The White House Garden has been a potent symbol for the Obama administration. Would you keep it? Would you change it?

Climate change is the greatest threat facing agriculture and food production yet only 8% of Corn Belt farmers believe humans are the central cause of our warming atmosphere. How would you convince farmers that the threat is real, science-based and imminent?

Agriculture also has the potential to sequester more GHGs than it emits. What’s your plan to use the farm sector to fight climate change considering the financial needs of farmers and their general lack of belief in the problem?

When campaigning in 2007, president Obama called for a mandatory label on genetically modified ingredients though has not addressed the issue since. Seeing as the science is clear on GMO safety yet consumers overwhelmingly want labels, what is your view of mandatory labeling?

Considering the severe environmental (water and climate), social and ethical impacts from livestock production due to our appetite for cheap meat, what is your position on investing federal funds and research toward the development of viable lab grown meat and plant-based alternatives?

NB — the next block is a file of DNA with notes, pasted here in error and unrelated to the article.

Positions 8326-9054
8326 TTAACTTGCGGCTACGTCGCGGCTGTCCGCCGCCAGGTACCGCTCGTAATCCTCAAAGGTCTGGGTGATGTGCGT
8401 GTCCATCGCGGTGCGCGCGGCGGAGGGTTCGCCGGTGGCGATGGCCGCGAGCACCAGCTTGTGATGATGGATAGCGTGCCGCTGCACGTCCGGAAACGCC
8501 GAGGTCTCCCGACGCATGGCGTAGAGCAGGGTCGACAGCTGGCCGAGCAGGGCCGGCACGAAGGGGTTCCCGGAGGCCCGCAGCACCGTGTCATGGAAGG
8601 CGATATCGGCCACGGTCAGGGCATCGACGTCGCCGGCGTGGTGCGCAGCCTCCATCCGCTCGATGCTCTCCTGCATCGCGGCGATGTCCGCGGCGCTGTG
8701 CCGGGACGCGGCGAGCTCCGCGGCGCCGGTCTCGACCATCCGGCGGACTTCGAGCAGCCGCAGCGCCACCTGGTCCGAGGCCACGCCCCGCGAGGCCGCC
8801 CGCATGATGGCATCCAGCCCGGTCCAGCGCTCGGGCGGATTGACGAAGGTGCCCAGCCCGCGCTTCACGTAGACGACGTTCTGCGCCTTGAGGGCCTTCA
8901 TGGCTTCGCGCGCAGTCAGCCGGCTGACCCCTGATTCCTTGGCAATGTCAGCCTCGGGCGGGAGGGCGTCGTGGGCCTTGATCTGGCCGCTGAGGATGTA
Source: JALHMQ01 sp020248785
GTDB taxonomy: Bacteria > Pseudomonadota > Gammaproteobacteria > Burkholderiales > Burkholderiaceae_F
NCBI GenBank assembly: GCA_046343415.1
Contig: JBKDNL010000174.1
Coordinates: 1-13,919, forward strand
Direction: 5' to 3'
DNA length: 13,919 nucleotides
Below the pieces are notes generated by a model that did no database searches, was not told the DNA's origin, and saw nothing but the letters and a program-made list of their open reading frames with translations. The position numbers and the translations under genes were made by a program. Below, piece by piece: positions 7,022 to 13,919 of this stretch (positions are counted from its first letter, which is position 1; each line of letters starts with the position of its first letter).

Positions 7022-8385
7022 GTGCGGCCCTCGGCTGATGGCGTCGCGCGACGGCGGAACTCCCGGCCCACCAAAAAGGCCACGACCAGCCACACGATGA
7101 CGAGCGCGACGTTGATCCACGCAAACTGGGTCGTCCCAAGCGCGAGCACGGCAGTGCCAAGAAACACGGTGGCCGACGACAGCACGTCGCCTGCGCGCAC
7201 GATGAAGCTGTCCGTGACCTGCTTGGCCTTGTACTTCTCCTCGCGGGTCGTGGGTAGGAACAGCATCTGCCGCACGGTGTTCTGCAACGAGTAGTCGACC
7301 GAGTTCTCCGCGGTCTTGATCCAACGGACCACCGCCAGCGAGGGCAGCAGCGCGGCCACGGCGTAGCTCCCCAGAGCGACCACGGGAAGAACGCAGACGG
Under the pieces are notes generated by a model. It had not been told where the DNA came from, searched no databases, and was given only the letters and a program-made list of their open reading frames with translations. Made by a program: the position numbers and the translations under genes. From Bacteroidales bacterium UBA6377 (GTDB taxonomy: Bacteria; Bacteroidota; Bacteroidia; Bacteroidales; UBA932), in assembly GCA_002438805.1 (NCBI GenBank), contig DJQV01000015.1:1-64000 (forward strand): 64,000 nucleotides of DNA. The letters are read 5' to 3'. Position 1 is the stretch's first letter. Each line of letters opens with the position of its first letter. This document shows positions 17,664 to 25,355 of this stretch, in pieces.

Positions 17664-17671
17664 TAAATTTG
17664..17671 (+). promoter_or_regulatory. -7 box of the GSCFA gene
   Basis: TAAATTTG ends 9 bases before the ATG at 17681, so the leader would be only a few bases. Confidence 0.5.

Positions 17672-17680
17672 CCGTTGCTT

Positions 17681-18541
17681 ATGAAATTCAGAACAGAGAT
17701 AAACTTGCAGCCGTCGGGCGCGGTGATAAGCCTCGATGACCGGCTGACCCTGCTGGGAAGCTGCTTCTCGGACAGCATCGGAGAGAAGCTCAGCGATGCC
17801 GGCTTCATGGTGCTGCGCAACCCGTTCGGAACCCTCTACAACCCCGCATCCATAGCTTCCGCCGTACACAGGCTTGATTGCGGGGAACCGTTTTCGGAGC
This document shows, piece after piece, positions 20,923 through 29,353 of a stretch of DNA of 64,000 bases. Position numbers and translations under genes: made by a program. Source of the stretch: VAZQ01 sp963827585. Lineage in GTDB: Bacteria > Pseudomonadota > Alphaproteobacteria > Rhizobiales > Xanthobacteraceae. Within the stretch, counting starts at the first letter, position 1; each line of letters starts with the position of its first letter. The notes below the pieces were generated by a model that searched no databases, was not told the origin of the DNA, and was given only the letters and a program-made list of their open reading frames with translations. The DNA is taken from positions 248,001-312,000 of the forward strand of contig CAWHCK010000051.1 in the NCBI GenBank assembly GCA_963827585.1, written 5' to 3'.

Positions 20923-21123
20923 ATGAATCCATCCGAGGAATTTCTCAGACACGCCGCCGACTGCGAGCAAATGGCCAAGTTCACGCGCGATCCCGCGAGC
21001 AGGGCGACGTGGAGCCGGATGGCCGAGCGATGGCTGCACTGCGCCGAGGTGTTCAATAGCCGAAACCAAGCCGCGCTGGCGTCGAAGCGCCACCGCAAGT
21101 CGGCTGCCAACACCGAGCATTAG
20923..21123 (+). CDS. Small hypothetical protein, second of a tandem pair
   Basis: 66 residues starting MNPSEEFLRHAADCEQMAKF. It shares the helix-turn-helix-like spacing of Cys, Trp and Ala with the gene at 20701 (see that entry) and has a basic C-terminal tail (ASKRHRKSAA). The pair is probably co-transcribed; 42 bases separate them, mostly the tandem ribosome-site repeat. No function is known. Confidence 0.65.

Follow up: The law of unintended consequences often plays out in destructive ways in agriculture (corn ethanol). What would your plan be to support farmers who grow feed grains and the livestock industry when demand craters due to the popularity of government-funded meat alternatives?

Avian influenza is expected to return in the fall, and there is no clear culprit for the spread of the disease, yet farms with millions of birds continue to restock with taxpayers footing the bill. Scientists say that while the risk now is low, bird flu could one day jump to humans. Is it smart for taxpayers to continue supporting this industry?

The demand for organic products has exploded while supply has lagged. While US farmers are seeing three times as much per bushel for organic corn we now import much of it because famers can’t afford the conversion to organic production. What would you do to help farmers better capture this market?